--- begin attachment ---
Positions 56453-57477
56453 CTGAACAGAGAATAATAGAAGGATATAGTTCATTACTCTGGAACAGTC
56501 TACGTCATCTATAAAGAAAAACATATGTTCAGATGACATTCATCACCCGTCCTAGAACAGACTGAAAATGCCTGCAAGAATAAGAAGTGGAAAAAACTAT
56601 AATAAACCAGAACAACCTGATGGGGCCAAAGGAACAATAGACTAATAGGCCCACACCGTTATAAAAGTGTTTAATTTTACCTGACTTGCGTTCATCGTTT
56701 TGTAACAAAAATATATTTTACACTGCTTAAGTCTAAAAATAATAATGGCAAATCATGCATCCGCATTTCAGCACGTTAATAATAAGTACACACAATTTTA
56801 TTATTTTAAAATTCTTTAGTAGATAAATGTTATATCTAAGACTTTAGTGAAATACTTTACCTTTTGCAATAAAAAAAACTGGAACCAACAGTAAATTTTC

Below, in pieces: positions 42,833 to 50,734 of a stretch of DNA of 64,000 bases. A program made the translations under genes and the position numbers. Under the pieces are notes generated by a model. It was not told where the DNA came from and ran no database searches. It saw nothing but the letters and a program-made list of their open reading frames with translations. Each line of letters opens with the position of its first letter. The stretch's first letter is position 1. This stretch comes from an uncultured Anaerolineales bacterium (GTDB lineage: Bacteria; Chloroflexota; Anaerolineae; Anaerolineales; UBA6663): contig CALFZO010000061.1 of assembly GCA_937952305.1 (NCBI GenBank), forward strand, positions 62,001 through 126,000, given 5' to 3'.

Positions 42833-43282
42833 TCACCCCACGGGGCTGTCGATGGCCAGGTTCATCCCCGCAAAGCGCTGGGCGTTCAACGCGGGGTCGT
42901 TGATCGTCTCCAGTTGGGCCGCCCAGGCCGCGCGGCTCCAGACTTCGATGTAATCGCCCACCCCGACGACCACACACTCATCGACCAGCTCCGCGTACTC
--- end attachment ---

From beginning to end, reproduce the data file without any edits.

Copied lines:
Positions 56453-57477
56453 CTGAACAGAGAATAATAGAAGGATATAGTTCATTACTCTGGAACAGTC
56501 TACGTCATCTATAAAGAAAAACATATGTTCAGATGACATTCATCACCCGTCCTAGAACAGACTGAAAATGCCTGCAAGAATAAGAAGTGGAAAAAACTAT
56601 AATAAACCAGAACAACCTGATGGGGCCAAAGGAACAATAGACTAATAGGCCCACACCGTTATAAAAGTGTTTAATTTTACCTGACTTGCGTTCATCGTTT
56701 TGTAACAAAAATATATTTTACACTGCTTAAGTCTAAAAATAATAATGGCAAATCATGCATCCGCATTTCAGCACGTTAATAATAAGTACACACAATTTTA
56801 TTATTTTAAAATTCTTTAGTAGATAAATGTTATATCTAAGACTTTAGTGAAATACTTTACCTTTTGCAATAAAAAAAACTGGAACCAACAGTAAATTTTC

Below, in pieces: positions 42,833 to 50,734 of a stretch of DNA of 64,000 bases. A program made the translations under genes and the position numbers. Under the pieces are notes generated by a model. It was not told where the DNA came from and ran no database searches. It saw nothing but the letters and a program-made list of their open reading frames with translations. Each line of letters opens with the position of its first letter. The stretch's first letter is position 1. This stretch comes from an uncultured Anaerolineales bacterium (GTDB lineage: Bacteria; Chloroflexota; Anaerolineae; Anaerolineales; UBA6663): contig CALFZO010000061.1 of assembly GCA_937952305.1 (NCBI GenBank), forward strand, positions 62,001 through 126,000, given 5' to 3'.

Positions 42833-43282
42833 TCACCCCACGGGGCTGTCGATGGCCAGGTTCATCCCCGCAAAGCGCTGGGCGTTCAACGCGGGGTCGT
42901 TGATCGTCTCCAGTTGGGCCGCCCAGGCCGCGCGGCTCCAGACTTCGATGTAATCGCCCACCCCGACGACCACACACTCATCGACCAGCTCCGCGTACTC